Eagle Scout Business

Last Sunday I was asked to sit on an Eagle Scout Board of Review.

Tyler Totten was making his final presentation in order to earn Scouting’s highest rank. Before Tyler came into the room to face our questions, we reviewed his portfolio. His Eagle project was the construction of 4 dugouts to improve his high school baseball and softball fields.

Lesson One: “To help other people at all times.” From the Scout Oath.

His rationale for choosing this project? The baseball program at his school had given him so much he simply wanted to give something back to the program.

Lesson Two: “Be Prepared.” The Scout Motto.

As part of his portfolio Tyler presented the materials he used to get permission from the town council to pursue his project. These materials included detailed renderings of the buildings, materials lists, a complete accounting of funds and manpower needed and a plan of action for the actual construction days including delivery and movement of materials, refreshments for his laborers and assignments of supervisory duties.

Before Tyler came in for our questions we were shown a video of him presenting his proposal to the council. He was organized and confident. He had distributed his written proposal to all the council members and he referred to his document as he made his presentation. He answered questions quickly, clearly and thoughtfully.

Later we had the opportunity to ask Tyler questions about his project and about his Scouting experience. I asked him if he was nervous when he presented his project the council. “No,” he replied, “I knew they were people just like me and I knew I had prepared the best I could.”

Lesson Three: “Serve in a position of Leadership.” From the requirements for Eagle Scout.

Tyler not only served in several leadership positions in his troop; to complete his Eagle project he needed to coordinate a crew of nearly 30 volunteers both peers and adults. He organized the delivery of materials and supervised construction on the site. He assigned duties including craftsmen and laborers.

He knew he needed help to complete his project. As every effective leader should, he found people with the skills and knowledge necessary for success and assumed the role of coordinating these people. He sought and considered advice from a variety of experts. He took it upon himself to assure that his team had the resources and support to do their jobs effectively.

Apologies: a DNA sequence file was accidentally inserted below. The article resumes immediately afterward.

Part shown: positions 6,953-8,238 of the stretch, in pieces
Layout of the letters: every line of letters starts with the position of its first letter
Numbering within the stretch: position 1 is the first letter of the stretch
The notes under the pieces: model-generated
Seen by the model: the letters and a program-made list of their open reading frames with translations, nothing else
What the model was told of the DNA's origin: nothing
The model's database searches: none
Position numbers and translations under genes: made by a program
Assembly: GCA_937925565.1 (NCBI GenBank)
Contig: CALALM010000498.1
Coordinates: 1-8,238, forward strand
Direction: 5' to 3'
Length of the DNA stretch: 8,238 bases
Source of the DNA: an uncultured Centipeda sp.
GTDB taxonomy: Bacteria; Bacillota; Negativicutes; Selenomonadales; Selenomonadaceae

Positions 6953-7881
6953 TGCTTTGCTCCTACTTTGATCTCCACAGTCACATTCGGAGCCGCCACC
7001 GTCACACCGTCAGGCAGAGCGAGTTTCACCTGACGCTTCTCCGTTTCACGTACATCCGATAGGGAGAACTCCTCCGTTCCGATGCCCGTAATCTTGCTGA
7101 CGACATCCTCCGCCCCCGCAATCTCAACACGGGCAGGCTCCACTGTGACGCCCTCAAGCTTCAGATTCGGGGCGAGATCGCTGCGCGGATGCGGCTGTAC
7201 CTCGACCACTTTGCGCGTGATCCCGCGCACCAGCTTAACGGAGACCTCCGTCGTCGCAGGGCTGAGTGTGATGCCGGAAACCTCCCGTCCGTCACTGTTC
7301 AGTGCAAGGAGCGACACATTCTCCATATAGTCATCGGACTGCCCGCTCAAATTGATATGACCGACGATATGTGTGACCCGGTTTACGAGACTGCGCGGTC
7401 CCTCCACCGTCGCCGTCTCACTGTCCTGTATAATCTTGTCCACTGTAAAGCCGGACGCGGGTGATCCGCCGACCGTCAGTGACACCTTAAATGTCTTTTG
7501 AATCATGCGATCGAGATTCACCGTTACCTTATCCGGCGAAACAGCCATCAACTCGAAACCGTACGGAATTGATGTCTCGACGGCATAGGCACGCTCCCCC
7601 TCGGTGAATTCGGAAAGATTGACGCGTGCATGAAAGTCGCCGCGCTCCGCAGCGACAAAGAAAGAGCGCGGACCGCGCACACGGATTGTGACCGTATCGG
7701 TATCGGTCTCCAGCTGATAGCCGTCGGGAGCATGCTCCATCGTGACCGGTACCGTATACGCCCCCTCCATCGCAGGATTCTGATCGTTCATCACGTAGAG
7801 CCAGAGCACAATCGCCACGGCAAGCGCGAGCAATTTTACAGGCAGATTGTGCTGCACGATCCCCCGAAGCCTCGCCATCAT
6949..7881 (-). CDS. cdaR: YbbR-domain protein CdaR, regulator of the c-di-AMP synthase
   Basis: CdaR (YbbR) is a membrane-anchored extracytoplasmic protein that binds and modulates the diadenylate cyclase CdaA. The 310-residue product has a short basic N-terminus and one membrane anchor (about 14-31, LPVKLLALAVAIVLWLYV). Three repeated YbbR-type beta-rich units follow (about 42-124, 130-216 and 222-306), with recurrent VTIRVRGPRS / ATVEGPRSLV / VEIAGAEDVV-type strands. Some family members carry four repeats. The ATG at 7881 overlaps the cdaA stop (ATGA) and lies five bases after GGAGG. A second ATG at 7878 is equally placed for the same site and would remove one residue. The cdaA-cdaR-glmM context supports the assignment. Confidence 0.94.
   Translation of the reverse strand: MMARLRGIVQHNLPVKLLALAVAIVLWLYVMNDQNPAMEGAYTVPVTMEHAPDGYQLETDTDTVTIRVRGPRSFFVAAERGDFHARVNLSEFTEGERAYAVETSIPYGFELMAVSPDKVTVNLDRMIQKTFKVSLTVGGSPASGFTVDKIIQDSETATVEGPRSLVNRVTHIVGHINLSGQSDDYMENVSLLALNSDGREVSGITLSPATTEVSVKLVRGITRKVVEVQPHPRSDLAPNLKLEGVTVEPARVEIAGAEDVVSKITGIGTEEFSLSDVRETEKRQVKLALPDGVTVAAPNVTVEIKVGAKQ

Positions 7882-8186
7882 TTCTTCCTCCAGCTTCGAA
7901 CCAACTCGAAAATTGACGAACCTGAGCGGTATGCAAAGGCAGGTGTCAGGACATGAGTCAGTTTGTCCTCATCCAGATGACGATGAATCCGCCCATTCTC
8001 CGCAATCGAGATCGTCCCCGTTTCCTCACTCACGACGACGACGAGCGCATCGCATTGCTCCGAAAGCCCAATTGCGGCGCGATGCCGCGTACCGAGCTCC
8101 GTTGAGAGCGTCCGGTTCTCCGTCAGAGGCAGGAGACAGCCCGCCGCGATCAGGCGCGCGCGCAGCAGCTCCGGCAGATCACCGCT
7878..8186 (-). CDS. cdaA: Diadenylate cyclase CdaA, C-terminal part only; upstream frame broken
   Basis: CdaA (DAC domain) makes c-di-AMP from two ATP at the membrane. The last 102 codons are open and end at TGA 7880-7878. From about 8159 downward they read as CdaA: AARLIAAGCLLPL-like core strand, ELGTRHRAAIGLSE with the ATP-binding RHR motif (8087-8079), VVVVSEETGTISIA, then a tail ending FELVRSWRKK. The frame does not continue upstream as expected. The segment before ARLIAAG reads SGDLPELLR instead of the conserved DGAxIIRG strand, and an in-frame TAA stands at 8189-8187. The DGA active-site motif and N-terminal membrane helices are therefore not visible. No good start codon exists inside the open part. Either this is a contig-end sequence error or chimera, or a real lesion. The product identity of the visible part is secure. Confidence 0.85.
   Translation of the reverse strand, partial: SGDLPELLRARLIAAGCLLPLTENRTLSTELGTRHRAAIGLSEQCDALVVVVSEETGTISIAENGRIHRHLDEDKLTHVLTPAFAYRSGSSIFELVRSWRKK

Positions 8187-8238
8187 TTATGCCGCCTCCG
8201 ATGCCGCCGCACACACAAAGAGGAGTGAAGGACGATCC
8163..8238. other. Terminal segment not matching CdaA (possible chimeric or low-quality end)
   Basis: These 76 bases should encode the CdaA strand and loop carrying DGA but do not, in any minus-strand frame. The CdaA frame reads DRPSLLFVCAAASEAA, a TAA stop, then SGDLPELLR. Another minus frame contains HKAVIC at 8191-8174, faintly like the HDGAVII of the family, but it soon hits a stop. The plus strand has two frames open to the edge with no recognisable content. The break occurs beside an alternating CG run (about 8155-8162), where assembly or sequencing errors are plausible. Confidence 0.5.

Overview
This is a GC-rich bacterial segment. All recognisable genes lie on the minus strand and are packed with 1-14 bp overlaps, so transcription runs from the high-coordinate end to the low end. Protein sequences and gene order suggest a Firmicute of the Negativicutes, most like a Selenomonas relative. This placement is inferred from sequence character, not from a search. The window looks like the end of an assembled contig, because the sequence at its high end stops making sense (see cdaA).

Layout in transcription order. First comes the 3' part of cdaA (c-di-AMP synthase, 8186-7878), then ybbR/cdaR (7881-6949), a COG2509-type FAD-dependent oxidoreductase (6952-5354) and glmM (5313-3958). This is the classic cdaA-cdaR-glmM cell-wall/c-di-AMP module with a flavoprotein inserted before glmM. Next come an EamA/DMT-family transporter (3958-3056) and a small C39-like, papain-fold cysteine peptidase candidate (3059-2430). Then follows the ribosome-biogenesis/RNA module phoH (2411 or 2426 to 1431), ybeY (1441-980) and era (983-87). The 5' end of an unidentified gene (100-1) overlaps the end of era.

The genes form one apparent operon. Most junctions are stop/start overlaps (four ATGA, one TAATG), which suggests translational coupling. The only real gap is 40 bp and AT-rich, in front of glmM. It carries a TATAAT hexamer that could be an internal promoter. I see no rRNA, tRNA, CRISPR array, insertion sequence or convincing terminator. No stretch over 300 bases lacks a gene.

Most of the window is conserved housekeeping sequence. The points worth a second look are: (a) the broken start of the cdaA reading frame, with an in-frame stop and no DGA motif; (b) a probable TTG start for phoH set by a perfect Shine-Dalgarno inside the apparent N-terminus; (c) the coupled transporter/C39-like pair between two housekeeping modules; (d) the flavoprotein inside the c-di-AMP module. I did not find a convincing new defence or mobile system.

To complete his project, Tyler needed to raise $8,000 for materials and supplies. He designed a system to solicit donations for materials by having customers purchase barcodes for the various pieces he needed at an area home center. During the Eagle Board interview one of the examiners asked him if he had help in this effort from other Scouts. In his mind, he was the one responsible and he told us that he felt he alone could best represent his project by doing the solicitation and fundraising.

Participating in Tyler’s Eagle Board of Review was a life changing experience for me. I make my living trying to perfect and teach the values that Tyler demonstrated through his project. It was an honor to be a small part of this remarkable recognition for a young man who embodies self-motivation, discipline and personal responsibility.

Each of us can apply these lessons in personal and professional life. I get the feeling Tyler would be just as comfortable presenting these lessons at a convention of leading CEOs, and you would gain much from his presentation.

Tyler is 15 years old.


Martial arts transformed Jim's self-perception from that of a drug-abuser and failure to successful entrepreneur and Black Belt! 

Speaker, media personality and author of Amazon bestseller THINK Like a BLACK BELT, Jim tours internationally to share his philosophy of Black Belt Mindset with coporate and conference audiences. He's a regular guest on radio and TV programs including FOX News, BBC Worldview and F...

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